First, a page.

Wisdom Teeth Treatment Options
Improved & Targeted Oral Hygiene

A wisdom tooth that is only partially through the gum or
has a flap of skin overlying it (an
operculum), can be
prone to decay, gum disease or inflammation-infection of
the tissues surrounding the tooth’s crown.

If the
wisdom tooth does not need to be removed (see the
NICE Guidance on the Extraction of Wisdom Teeth), then
it can be kept but will need targeted oral hygiene.

This involves very scrupulous cleaning around the tooth
operculum) possibly using such adjuncts as antiseptic
mouthwashes or gels (
Corsodyl is very good for this).

Problems with the procedure:

Future flare-ups with the wisdom teeth can still occur
especially if stressed, moving house, sitting exams etc.

May be regarded just as a stop-gap measure,
delaying the day that the tooth may need to be

NICE Guidelines emphasise the link between the
presence of
plaque and peri-coronitis (inflammation /
infection around the crown of the wisdom tooth,
Guidance on the Extraction of Wisdom Teeth, 1.4


If the flap of gum overlying the wisdom tooth (the
operculum) is causing the problem, then this can be
removed by a number of means (‘cold steel’, glacial acetic
acid, laser or cautery).

Problems with the procedure:

It possible that this may grow back and the
operculectomy may need to be repeated.

In the area where the
operculum is removed, runs the
Lingual Nerve that supplies sensation to the tongue
(and if this is effected by the
operculectomy, a numb
tongue may result as well as loss of taste on that side
of the tongue; the numbness can last up several
months) and sometimes aberrant blood vessels (that
can be surprisingly vigorous in bleeding).

Coupled with this, it can be quite sore afterwards and
there may be limitation of mouth opening.

If the wisdom teeth flare-ups have been quite
episodic, then it may be hard to know if the
operculectomy has in itself, been successful.

operculectomy is sometimes considered if the upper,
opposing wisdom tooth is traumatising the
SIGN suggests pain associated with the lower wisdom
tooth is commonly exacerbated by the upper wisdom tooth
biting on the gum flap (
operculum), causing pain and

Alternatively, if the upper wisdom tooth is easy to remove
and is non-functional, then immediate removal of that tooth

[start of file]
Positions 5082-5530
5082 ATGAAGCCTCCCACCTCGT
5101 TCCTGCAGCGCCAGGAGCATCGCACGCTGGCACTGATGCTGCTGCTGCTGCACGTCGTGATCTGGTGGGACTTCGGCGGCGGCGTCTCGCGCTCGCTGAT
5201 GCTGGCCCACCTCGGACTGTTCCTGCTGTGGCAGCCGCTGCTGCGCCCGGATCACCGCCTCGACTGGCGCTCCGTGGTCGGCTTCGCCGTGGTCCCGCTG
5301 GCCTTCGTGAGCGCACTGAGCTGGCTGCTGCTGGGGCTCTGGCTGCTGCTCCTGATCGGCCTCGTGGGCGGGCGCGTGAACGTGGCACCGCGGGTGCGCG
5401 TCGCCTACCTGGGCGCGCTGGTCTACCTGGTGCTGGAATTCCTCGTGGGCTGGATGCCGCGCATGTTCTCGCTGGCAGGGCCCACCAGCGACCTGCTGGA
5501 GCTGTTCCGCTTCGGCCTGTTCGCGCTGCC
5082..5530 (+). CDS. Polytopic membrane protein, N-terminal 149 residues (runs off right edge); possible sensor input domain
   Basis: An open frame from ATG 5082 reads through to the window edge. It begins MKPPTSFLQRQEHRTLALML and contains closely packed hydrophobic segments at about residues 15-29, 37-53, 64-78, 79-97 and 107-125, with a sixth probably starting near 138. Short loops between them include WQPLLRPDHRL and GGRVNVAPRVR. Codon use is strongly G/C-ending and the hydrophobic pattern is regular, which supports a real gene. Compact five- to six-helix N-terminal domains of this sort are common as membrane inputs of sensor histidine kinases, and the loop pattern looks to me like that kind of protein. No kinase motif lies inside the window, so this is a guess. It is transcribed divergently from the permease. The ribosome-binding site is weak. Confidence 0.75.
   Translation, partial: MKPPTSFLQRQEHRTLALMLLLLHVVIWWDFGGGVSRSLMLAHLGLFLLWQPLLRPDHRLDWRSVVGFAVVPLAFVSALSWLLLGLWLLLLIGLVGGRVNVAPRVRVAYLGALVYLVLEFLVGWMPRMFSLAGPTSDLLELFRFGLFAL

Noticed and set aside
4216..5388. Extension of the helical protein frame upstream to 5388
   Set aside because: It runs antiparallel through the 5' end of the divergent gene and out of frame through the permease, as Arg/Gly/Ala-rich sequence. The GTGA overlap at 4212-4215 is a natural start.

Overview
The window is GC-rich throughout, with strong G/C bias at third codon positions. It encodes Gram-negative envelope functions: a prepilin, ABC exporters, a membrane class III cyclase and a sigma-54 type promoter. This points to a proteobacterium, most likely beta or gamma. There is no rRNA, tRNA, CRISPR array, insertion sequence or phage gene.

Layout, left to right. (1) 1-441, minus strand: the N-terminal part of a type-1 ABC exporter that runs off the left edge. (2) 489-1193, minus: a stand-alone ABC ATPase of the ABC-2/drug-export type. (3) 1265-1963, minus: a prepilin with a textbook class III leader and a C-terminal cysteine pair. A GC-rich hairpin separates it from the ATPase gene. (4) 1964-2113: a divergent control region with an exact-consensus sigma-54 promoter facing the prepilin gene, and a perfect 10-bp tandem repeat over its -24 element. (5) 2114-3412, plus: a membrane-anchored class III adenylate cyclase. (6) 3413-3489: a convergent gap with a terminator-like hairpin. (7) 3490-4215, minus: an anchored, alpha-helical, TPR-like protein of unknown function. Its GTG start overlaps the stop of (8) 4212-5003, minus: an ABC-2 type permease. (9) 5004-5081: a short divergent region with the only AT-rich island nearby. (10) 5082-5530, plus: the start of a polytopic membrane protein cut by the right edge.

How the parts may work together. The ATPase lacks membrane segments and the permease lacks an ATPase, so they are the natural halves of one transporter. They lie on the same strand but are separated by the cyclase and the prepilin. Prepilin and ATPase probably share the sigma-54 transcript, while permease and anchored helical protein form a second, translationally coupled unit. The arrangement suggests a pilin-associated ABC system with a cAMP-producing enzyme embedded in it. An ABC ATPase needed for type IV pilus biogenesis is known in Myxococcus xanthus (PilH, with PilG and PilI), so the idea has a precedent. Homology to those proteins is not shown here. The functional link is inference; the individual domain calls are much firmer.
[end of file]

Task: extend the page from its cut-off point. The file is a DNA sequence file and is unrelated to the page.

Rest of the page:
will often dramatically relieve the pain from the area.  This
is particularly useful where there is likely to be delay in the
removal of the lower wisdom tooth and can be regarded
as an interim measure (after referral but prior to surgery).

Exodontia / Tooth Extraction

Wisdom teeth are removed only if the reason for removal
is mentioned in the
NICE guidelines.

Wisdom teeth cannot be
prophylactically / preventively

Just because wisdom teeth are present, it does not mean
they have to be removed.

The guidelines boil down to waiting for some pathology
to develop – decay, gum disease,
infection around the
tooth crown, cyst development etc.  This is regarded by
some as
supervised neglect.

Problems with the procedure:

  • temporary local swelling

Patients should not be exposed to these risks of a surgical
procedure unnecessarily.


If the roots of the wisdom tooth seem to be in very close
proximity to the nerve that supplies sensation to the lip and
chin (the
Inferior Dental Nerve) or if the tooth itself is deep
within the lower jaw so that total removal of the tooth may
be impractical / ‘tricky’ /
damage the nerves / lead to a
broken jaw, then only the crown of the tooth may
be removed (
coronectomy / intentional partial

Problems with the procedure:

If, when the tooth is being decoronated, the roots are
found to be mobile, then the roots have to be removed as
well (hence, the original problems of nerve damage etc are
not circumvented).

The roots left behind often migrate away from the nerve so
that if they give any more problems, the roots can be
removed with reduced risk to the nerve.
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Last Updated 11th August 2010